When I arrived, Grace was rocking out on the keys, and it wasn’t long before she hit the guitar. She did an amazing tribute for MCA of the Beastie Boys, whose death had only been announced a few hours before, noting that the band was “such a huge part of our childhood”. She performed a medley which included “No Sleep ‘Til Brooklyn” and “Fight For Your Right To Party”. Other than the brief hip-hop interlude, the set was primarily folk rock, with a lean towards the more country end of the stick. It was a wonderful articulation of the genre, with “Ah Mary” being a particular highlight. The set ended with everyone bashing away on the drums, leaving yours truly in particular awe. An early highlight of the festival.
Running between stages, I managed to briefly catch Mystikal, complete with a funky brass section and a frontman who brought the crunk. Mystikal was also here to reassure crowds he's not in jail (although apparently he is?) and dance to "Thriller". Good times. Speaking of which, Bonerama, nearby, had the crowd groovin’ and movin’ with a whole lot of their own brass...
Keeping true to the festival’s ongoing promise to deliver the legends, the one and only Mavis Staples brought her soulful music to the Gospel Tent, which packed it out as far as you could see. With Levon Helm enlisted to perform at the festival in a special set with Mavis, his recent passing gave way to Mavis paying tribute to The Band’s drummer, and performed “The Weight” with Glen Hansard. A very special moment.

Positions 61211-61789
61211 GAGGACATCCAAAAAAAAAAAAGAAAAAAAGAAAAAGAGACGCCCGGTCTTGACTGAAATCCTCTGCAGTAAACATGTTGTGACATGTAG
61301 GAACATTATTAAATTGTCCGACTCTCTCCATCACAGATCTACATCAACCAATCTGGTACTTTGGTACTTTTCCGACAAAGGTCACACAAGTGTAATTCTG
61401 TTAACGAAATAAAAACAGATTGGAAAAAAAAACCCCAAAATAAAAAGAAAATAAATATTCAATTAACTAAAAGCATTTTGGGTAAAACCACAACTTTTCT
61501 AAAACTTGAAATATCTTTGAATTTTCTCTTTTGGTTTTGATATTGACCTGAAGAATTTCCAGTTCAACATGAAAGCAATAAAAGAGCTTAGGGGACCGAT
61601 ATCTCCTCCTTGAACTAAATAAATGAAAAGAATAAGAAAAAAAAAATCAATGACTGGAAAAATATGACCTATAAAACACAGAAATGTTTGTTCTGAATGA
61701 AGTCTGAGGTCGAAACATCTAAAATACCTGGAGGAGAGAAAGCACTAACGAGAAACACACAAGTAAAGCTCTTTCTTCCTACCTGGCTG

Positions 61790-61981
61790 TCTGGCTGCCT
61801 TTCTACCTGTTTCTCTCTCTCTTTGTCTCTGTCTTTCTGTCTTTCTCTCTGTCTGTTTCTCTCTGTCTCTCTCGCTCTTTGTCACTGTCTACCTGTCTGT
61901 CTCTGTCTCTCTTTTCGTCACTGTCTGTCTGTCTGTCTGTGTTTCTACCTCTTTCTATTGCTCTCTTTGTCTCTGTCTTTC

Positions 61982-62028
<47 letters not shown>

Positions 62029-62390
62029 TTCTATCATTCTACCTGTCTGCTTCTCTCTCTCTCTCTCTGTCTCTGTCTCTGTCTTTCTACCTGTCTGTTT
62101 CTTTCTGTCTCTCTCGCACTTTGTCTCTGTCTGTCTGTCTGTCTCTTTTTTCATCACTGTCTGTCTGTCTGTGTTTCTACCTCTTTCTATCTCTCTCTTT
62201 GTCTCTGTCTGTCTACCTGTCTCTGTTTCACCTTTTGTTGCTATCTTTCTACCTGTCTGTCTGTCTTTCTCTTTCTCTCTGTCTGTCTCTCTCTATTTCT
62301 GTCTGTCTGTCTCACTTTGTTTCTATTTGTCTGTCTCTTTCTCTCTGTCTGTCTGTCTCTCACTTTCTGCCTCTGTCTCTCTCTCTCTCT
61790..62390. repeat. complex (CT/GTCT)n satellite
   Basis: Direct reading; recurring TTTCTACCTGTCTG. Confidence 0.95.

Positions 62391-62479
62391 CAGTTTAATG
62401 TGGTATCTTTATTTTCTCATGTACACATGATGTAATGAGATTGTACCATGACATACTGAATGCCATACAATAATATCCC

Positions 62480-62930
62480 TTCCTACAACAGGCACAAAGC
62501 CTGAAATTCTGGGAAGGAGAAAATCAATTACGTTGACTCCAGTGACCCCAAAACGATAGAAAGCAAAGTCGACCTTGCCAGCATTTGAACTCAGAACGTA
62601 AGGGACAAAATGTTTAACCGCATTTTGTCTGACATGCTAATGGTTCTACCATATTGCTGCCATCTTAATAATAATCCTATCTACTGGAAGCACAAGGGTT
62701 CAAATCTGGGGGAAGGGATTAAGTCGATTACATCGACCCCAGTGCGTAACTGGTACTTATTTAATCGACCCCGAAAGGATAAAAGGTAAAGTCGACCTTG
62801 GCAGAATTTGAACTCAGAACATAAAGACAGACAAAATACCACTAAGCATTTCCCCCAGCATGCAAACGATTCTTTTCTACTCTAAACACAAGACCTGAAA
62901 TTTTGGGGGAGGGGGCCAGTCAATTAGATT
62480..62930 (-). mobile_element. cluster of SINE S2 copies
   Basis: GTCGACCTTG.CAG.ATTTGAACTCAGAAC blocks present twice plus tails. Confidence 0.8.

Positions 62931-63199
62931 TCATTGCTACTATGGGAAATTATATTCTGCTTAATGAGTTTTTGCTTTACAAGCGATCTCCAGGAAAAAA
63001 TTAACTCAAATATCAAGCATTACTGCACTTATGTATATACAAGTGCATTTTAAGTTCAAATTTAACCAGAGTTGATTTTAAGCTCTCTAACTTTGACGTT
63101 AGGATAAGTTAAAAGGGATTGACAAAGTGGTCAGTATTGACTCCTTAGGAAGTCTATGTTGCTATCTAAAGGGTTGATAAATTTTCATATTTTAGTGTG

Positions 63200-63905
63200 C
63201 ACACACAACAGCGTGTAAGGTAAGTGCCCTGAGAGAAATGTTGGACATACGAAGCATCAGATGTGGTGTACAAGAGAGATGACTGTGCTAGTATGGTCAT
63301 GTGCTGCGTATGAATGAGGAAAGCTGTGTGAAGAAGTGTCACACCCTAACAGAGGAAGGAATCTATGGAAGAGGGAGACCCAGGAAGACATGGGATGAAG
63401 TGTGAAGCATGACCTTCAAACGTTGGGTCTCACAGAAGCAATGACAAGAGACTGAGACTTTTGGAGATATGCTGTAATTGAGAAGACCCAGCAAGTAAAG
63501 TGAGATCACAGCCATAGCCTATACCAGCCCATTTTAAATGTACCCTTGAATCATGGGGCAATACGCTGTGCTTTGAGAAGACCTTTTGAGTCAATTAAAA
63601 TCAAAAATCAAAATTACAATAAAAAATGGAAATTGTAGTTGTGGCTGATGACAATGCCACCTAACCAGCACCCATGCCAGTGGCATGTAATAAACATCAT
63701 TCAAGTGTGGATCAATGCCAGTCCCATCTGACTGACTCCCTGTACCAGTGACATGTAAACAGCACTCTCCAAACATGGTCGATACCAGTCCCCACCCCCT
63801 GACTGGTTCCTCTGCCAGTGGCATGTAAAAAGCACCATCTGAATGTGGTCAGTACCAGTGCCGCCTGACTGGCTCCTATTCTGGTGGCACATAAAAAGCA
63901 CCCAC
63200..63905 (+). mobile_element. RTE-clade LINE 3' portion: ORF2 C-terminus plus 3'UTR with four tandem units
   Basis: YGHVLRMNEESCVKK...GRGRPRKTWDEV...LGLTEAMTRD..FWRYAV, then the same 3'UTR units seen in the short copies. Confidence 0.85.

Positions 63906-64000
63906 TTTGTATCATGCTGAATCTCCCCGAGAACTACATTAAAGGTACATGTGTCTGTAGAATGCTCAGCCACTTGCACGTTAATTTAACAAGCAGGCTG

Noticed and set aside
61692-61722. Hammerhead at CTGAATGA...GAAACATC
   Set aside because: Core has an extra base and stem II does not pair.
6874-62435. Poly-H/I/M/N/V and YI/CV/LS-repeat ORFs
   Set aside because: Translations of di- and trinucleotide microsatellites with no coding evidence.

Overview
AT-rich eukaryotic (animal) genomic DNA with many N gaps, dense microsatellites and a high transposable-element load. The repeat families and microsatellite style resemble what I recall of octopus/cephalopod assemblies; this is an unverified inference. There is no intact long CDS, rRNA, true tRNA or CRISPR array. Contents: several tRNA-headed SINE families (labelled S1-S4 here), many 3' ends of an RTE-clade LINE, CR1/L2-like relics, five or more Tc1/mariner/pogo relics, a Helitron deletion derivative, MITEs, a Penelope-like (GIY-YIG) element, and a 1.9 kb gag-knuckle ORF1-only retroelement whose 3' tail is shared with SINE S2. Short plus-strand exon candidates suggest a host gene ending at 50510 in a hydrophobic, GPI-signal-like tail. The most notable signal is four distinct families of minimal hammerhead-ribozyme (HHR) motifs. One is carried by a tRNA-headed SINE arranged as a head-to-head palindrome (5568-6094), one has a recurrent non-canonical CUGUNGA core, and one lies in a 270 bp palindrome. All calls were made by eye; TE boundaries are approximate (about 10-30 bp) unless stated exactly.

After running past the Reggae stylings of The Revealers, Friday headliners Zac Brown Band sounded great as they pumped out their popular country rock tunes to an adoring New Orleans crowd. Insert plenty of fiddle, violin, bass, guitar (complete with American flag artwork) and drums. Also beards. "Knee Deep" was a popular moment, seeing plenty of singing and dancing around me, while “Free” had many jumping up and down, saying it was their favourite song.
Recent visitor to Australian shores, Ziggy Marley was closing out the Congo Stage nearby, with the crowd enjoying all the Reggae grooves. Tracks included “True To Yourself” and “Be Free”. But having seen him so recently, I decided ended my day with Rodrigo y Gabriela and C.U.B.A., who were performing tracks off their recent LP Area 51 as well as select songs from their back catalogue, which were (naturally) performed as a duo. However, the backing band were a nice live touch to their already phenomenal instrumental sound for their newer material, and I can’t help but wish they had enhanced the classic tracks. But if you have the record you already know that! Now in addition to being mesmerized you can't help but dance your pants off... and I mean that in a non-figurative way. I actually saw this happen. Kudos to you sir, kudos.